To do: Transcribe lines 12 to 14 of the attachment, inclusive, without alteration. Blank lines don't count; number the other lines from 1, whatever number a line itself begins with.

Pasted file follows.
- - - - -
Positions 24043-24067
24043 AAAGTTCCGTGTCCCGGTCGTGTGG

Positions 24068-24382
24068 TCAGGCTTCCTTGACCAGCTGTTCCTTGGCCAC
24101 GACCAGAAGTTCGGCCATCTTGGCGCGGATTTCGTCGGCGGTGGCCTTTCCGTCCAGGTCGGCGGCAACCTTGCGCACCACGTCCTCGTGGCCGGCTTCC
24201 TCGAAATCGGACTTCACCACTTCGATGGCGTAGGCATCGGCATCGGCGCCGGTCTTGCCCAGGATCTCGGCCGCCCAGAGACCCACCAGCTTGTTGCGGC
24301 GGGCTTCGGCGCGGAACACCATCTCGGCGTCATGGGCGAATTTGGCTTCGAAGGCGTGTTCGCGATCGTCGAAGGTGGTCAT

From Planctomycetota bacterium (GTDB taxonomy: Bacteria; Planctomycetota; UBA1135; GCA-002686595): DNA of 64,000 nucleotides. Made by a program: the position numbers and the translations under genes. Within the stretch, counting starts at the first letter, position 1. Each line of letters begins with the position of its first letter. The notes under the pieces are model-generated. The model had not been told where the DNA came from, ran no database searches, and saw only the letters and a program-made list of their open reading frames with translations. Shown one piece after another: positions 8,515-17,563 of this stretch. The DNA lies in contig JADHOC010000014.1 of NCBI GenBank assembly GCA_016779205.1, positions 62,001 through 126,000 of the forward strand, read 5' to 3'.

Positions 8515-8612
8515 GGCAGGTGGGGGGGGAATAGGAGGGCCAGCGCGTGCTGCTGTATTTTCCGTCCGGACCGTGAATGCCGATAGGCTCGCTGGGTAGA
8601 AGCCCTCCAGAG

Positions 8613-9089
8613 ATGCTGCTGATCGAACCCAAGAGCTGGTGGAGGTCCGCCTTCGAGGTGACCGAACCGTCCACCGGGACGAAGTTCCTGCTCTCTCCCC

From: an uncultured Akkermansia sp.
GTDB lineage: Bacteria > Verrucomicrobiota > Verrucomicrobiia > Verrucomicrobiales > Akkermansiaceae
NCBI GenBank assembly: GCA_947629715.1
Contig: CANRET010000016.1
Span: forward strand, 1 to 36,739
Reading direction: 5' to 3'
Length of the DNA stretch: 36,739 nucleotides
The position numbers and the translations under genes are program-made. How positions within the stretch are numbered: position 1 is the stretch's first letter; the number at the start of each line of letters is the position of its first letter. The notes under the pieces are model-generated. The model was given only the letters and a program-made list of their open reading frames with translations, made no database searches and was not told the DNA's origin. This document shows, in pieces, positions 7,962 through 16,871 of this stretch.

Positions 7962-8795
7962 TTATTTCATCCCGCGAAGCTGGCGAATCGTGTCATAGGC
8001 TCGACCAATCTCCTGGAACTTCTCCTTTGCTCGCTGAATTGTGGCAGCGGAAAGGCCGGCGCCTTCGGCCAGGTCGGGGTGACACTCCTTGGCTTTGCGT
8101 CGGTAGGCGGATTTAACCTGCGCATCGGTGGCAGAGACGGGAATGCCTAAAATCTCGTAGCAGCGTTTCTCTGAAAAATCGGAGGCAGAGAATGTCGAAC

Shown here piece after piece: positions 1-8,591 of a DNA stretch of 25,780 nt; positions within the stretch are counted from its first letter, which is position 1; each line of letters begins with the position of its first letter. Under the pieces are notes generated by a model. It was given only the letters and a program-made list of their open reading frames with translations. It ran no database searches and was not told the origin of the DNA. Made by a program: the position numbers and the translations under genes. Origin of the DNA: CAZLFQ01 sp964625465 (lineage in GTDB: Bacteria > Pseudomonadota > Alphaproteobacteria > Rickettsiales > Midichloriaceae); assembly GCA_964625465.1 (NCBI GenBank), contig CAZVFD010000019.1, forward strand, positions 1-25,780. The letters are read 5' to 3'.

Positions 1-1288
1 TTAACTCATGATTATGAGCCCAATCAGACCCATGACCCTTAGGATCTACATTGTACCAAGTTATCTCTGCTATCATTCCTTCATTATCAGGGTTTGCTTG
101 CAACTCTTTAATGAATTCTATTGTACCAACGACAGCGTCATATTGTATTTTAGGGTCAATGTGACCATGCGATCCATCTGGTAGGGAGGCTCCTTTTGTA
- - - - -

Positions 8613-9089
8613 ATGCTGCTGATCGAACCCAAGAGCTGGTGGAGGTCCGCCTTCGAGGTGACCGAACCGTCCACCGGGACGAAGTTCCTGCTCTCTCCCC

From: an uncultured Akkermansia sp.